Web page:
var locals = {
      $scope: directive === newIsolateScopeDirective
        || directive.$$isolateScope ? isolateScope : scope,
      $element: $element,
      $attrs: attrs,
      $transclude: transcludeFn
    var controller = directive.controller;
    if (controller == '@') {
      controller = attrs[];

    var controllerInstance = $controller(controller, locals, true,

Notice the bold purple text where the locals object is created by AngularJS when it finds an ng-controller attribute.  While a child controller can access its parent's $scope for various purposes, a child controller's locals object is hardcoded, unavailable and unlinked to the parent controller's locals object!  So, a parent controller cannot resolve dependencies for a child controller created by AngularJS.  Wouldn't it be nice if a parent controller could use its locals object to provide dependency resolution and control over instantiation of its child controllers?  But, it doesn't.  Maybe next version.

Notice the orange highlighted true argument inside the setupControllers() function.  The true argument allocates the controller instance but does not invoke the constructor immediately.  It returns the constructor to be invoked later.

AngularJS allocates controller instances during the $compile() call (in our example) but waits and invokes constructors later during the compileFunc() call (in our example).

During the compileFunc() call, the child controller constructor functions are invoked in this code:

if (elementControllers) {
  // Initialize bindToController bindings for new/isolate scopes
  var scopeDirective = newIsolateScopeDirective
    || newScopeDirective;
  var bindings;
  var controllerForBindings;
  if (scopeDirective && elementControllers[]) {
    bindings = scopeDirective.$$bindings.bindToController;
    controller = elementControllers[];

    if (controller && controller.identifier && bindings) {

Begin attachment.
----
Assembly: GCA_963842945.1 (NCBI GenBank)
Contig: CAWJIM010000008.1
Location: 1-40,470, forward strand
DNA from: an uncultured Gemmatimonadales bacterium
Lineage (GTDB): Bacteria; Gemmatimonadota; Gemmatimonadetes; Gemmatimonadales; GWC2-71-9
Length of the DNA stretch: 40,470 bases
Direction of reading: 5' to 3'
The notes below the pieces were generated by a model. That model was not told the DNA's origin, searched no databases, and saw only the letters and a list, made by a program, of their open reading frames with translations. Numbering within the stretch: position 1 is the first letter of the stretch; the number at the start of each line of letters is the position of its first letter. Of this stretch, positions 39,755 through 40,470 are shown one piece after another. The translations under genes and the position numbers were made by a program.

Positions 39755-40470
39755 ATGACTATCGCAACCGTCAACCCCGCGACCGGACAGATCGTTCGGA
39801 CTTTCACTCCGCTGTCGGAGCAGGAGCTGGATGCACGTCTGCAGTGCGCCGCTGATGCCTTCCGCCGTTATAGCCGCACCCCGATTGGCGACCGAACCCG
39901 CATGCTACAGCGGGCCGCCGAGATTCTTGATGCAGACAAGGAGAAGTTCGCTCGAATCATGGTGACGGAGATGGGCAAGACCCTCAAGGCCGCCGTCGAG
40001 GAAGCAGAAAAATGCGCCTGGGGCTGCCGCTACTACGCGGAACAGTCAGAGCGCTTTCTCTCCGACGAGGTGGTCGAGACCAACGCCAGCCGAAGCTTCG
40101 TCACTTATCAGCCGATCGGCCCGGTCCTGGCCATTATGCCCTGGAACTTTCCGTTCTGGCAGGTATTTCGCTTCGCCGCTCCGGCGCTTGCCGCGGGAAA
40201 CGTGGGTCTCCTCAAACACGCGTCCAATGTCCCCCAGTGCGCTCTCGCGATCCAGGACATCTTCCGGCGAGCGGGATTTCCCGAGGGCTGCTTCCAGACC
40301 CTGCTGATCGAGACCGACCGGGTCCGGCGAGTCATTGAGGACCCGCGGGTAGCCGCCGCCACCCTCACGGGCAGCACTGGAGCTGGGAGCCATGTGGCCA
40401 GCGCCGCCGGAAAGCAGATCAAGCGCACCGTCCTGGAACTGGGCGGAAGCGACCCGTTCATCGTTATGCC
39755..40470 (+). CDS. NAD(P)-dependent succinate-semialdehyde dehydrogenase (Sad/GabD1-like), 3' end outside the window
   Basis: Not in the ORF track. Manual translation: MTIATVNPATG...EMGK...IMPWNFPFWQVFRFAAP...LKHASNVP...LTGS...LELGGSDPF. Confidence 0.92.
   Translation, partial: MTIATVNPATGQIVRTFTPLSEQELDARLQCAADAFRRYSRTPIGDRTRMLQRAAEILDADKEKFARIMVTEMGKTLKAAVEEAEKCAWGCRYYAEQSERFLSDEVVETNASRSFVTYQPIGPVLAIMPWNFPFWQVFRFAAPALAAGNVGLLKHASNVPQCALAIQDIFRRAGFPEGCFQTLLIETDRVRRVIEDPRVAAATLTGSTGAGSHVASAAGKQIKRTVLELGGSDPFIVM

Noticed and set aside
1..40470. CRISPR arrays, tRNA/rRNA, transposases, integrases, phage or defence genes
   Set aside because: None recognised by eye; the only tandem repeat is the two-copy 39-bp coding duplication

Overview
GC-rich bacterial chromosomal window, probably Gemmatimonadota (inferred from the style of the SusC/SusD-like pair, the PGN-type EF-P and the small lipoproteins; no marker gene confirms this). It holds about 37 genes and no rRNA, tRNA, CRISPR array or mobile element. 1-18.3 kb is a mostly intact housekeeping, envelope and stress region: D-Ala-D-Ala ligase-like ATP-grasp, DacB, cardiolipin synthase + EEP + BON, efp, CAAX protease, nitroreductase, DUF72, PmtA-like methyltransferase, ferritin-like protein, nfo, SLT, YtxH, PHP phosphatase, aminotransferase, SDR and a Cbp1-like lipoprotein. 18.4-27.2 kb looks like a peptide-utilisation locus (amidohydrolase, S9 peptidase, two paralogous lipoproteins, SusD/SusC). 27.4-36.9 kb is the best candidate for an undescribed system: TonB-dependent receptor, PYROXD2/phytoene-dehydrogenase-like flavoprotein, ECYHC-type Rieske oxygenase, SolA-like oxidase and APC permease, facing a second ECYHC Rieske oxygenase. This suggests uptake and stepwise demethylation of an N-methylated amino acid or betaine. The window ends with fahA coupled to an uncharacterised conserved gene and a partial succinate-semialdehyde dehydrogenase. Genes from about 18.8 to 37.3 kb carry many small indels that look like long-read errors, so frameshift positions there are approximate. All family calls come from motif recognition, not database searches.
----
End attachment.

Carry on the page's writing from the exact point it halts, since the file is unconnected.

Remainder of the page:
controllerForBindings = controller;
      thisLinkFn.$$destroyBindings = 
        initializeDirectiveBindings(scope, attrs,
        controller.instance, bindings, scopeDirective);
  for (i in elementControllers) {
    controller = elementControllers[i];
    var controllerResult = controller();

    if (controllerResult !== controller.instance) {
      // If the controller constructor has a return value,
      // overwrite the instance from setupControllers and update
      //the element data
      controller.instance = controllerResult;
      $'$' + i + 'Controller', controllerResult);
      if (controller === controllerForBindings) {
        // Remove and re-install bindToController bindings
        thisLinkFn.$$destroyBindings =
          initializeDirectiveBindings(scope, attrs,
            controllerResult, bindings, scopeDirective);

Notice the bold red text shows where the child controller construction functions are invoked during the compileFunc() call.

This shows the lifecycle of controller objects, both directly created controllers and controllers created by AngularJS itself.

Monday, July 27, 2015

AngularJS $formatters

Suppose you have a new directive that declares a tag like:

<input type="array">

In AngularJS v1.4.1, when you add an "input" directive, AngularJS decides how its going to store your data.  Will your data be stored as a string (in a text node), in a JavaScript object (hanging off a DOM node) or what?

In the case above, is the data stored as a string like "[1, 2, 3, 4]" in a text node or is it stored as a JavaScript array like ctrl.array = [1, 2, 3, 4]?

It decides by running through a whole list of known (to AngularJS) input types and, if it does not know about a new, unexpected input type, it decides that it must be stored as a string.

The known types are:
  • text
  • date ('yyyy-MM-dd')
  • datetime-local ('yyyy-MM-ddTHH:mm:ss.sss')
  • time ('HH:mm:ss.sss')
  • week ('yyyy-Www')
  • month ('yyyy-MM')
  • number
  • url
  • email
  • radio
  • checkbox
  • hidden
  • button
  • submit
  • reset
  • file
If you default to being stored as a string, it adds this function to the $formatters object on the caller's instantiated directive.

function stringBasedInputType(ctrl) {
  ctrl.$formatters.push(function(value) {
    return ctrl.$isEmpty(value) ? value : value.toString();

As you can see, if the object doesn't have a toString() method, it will call the default toString() method for all JavaScript objects.  If that happens, the user's data may be "stored" as "[object Object]".  Oh, no!

To avoid this, make sure that you empty or change the $formatters array so it is appropriate:

  .directive('input', function(...) {
    return {
      restrict: 'E',
      require: '?ngModel',
      link: function($scope, $element, $attributes, ngModel) {
        ngModel.$formatters = [];

That way, you can get the unformatted object and handle it appropriately.